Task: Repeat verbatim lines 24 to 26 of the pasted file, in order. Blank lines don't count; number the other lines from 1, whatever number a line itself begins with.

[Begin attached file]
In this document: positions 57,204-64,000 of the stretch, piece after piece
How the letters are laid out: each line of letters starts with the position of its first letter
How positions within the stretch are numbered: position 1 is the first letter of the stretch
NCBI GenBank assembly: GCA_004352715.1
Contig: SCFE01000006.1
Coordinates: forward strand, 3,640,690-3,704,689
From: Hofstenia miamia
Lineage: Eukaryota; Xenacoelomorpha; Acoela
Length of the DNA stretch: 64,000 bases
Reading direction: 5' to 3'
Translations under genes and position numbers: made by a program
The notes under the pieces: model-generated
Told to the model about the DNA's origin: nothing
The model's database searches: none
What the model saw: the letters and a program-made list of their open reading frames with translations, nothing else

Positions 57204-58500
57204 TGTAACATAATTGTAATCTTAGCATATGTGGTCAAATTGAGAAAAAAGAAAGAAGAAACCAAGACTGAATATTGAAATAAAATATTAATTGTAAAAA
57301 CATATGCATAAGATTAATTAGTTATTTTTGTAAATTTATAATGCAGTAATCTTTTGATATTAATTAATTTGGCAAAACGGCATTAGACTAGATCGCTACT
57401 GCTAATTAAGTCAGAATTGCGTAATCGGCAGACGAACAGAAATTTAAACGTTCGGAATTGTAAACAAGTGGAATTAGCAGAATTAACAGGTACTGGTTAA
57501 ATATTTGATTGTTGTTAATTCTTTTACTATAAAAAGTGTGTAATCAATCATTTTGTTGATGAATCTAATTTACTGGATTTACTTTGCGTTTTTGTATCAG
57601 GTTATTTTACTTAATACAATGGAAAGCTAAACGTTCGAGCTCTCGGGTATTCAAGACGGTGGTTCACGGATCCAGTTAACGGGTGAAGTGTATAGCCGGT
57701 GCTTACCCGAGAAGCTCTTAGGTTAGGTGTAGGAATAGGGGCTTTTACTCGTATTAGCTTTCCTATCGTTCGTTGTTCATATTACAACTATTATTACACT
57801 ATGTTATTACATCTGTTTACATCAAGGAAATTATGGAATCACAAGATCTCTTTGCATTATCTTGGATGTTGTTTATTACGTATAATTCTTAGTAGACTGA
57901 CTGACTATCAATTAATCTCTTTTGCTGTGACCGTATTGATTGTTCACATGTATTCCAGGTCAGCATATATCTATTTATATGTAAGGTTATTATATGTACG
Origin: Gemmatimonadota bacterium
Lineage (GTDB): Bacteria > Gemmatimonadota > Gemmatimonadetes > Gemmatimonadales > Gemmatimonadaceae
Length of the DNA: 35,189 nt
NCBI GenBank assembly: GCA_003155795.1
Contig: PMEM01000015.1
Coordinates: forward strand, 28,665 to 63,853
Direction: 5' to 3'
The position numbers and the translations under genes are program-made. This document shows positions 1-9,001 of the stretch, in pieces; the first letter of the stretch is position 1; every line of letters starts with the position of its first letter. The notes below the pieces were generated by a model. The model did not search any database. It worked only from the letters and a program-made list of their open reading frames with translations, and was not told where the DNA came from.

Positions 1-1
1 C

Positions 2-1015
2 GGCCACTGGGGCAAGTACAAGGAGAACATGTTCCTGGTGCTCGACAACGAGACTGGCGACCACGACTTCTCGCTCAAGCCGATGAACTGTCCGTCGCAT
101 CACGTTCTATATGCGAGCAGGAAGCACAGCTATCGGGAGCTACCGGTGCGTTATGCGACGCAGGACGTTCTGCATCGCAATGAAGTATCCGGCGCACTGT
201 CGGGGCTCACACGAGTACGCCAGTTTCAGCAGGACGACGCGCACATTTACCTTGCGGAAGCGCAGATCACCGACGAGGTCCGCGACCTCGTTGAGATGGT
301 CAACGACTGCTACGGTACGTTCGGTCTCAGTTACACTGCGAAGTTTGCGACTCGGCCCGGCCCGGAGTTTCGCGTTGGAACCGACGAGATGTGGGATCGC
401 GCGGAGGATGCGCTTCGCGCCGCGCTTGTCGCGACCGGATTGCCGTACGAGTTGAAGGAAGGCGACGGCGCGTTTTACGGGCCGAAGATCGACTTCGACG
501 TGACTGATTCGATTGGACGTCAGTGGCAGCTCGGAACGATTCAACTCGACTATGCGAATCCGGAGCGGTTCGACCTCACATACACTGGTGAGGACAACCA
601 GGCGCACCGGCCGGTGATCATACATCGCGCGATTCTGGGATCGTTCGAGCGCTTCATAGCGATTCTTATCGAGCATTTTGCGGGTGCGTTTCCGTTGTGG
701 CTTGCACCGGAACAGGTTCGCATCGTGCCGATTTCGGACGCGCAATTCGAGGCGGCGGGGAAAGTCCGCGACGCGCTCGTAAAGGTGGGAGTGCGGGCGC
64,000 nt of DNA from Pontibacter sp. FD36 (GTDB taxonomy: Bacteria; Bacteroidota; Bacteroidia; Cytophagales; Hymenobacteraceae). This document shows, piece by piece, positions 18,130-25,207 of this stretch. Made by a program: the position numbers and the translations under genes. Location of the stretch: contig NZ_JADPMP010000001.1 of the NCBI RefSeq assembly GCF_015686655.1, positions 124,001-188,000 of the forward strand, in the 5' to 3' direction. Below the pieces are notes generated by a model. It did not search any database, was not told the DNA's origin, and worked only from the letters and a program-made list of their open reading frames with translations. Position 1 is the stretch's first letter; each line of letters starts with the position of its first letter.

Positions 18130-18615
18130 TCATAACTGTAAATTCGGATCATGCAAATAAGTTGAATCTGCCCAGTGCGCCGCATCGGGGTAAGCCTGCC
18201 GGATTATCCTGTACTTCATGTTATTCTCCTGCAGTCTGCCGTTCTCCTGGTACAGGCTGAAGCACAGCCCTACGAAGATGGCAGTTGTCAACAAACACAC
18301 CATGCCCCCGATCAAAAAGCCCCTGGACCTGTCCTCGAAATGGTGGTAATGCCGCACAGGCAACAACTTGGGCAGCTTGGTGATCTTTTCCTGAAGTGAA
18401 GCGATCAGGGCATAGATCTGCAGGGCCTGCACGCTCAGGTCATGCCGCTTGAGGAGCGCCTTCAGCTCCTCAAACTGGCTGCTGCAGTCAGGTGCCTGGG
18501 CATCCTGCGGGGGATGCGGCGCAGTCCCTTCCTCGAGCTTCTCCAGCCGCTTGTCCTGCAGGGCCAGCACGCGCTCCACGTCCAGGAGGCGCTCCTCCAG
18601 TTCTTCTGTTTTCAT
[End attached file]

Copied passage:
57901 CTGACTATCAATTAATCTCTTTTGCTGTGACCGTATTGATTGTTCACATGTATTCCAGGTCAGCATATATCTATTTATATGTAAGGTTATTATATGTACG
Origin: Gemmatimonadota bacterium
Lineage (GTDB): Bacteria > Gemmatimonadota > Gemmatimonadetes > Gemmatimonadales > Gemmatimonadaceae